QUESTION: Is tailgating illegal? What should I do when a car is tailgating me, because it makes me very nervous?
ANSWER: Yes, tailgating is illegal, and for a very good reason -- it is very dangerous. I always thought some aspects of operating a multi-thousand-pound vehicle hurtling down the roadway were obvious. You don't need a university degree to inherently understand some of the basic laws of physics such as momentum and inertia. Yet many people drive as if they weren't programed with those perceptions. This is what keeps tow truck operators, insurance companies and hospitals in business.
People who enjoy displaying their vehicles grill emblem in other people's rear view mirror apparently lack the basic ability to perceive how their momentum would instantly propel them into the other car's backseat if that driver had to hit the brakes. Yet these drivers cannot always be dismissed as physics-challenged -- sometimes it is a dangerous form of intimidation.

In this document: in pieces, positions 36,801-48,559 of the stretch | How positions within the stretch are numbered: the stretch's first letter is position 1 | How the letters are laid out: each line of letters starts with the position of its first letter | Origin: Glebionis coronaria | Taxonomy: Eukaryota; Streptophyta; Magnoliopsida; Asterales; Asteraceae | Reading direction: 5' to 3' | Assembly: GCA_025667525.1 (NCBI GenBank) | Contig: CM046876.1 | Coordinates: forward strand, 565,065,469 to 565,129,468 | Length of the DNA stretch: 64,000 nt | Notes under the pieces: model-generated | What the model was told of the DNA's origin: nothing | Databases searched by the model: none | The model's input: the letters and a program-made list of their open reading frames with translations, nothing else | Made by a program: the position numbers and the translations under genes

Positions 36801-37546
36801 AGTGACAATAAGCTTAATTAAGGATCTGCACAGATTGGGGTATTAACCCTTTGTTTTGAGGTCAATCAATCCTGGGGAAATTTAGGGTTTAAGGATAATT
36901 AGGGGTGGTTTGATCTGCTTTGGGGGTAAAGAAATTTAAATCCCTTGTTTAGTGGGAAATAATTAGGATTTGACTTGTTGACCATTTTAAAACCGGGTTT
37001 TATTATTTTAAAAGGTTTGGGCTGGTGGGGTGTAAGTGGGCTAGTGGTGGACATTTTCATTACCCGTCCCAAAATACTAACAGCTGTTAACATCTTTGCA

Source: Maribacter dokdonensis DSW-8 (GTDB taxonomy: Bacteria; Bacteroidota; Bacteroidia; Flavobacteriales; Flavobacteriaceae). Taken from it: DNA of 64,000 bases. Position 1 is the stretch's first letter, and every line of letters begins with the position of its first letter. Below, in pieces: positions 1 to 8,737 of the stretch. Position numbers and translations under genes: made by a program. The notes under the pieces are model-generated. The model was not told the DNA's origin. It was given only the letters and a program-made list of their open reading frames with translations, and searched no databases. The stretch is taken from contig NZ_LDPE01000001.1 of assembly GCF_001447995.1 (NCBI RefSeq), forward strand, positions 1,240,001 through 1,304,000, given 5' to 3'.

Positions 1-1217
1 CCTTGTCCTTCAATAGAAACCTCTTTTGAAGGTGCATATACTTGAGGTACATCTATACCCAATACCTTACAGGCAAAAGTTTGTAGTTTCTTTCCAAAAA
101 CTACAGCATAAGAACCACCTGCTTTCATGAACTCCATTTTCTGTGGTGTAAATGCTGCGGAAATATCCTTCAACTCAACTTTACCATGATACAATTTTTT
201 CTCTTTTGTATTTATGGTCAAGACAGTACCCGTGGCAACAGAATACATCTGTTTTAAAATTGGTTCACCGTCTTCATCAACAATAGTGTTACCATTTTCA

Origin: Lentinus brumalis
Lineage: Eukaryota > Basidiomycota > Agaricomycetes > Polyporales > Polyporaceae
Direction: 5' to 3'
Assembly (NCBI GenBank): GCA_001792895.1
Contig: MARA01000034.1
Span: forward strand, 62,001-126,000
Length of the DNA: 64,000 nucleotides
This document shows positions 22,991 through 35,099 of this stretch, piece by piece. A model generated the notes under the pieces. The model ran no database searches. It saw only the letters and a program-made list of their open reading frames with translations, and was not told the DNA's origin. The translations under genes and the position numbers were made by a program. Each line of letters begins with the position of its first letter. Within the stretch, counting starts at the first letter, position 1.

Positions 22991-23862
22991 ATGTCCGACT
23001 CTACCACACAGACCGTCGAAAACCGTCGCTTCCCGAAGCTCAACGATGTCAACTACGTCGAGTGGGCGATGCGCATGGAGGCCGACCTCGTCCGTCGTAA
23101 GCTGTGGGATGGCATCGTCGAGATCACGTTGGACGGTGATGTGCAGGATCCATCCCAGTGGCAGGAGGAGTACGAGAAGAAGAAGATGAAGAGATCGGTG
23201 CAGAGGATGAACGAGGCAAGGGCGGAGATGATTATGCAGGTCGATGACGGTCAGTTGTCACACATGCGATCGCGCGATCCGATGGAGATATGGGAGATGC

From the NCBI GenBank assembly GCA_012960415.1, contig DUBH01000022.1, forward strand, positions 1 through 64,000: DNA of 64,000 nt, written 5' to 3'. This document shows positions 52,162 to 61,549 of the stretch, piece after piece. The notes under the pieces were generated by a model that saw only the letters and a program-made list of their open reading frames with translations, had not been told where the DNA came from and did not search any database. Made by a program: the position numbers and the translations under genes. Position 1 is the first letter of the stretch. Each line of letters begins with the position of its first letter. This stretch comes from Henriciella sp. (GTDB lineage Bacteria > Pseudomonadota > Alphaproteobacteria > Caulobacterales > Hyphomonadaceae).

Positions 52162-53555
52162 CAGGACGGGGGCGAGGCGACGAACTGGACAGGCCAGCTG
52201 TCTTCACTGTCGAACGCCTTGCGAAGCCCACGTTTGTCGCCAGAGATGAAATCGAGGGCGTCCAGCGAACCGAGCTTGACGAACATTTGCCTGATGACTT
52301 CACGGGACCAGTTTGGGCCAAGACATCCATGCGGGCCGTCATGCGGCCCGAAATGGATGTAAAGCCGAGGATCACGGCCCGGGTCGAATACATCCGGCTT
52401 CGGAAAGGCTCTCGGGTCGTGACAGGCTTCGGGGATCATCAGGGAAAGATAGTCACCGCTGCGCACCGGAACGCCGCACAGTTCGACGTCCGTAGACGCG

Alaska's traffic code (13AAC 02.090 (a)) says "A driver of a motor vehicle may not follow another vehicle more closely than is reasonable and prudent and at least two seconds behind the vehicle being followed, having regard for the traffic upon the roadway and the condition of the roadway."
When I was learning to drive, the "rule of thumb" was keep at least one full vehicle length for every 10 mph you are traveling between you and the vehicle ahead. Double that on slippery roads. Even more simply put, if the driver ahead of you suddenly slams on the brakes and you can't avoid hitting him, you are following too close.
As far as how to handle that tailgater, I suggest lightly tapping your brake pedal just enough to flash the tail lights as a signal to back off. If that doesn't work, just pull off the roadway as soon as practical and let the fool speed on. It is not worth the road rage.
If you have questions you would like to ask a trooper, send them to Alaska State Troopers, P.O. Box 817, Seward, AK 99664, or e-mail them to brandon_Anderson@dps.state.ak.us.
The Alaska State Troopers remind you to always wear your seat belt. It's the law.
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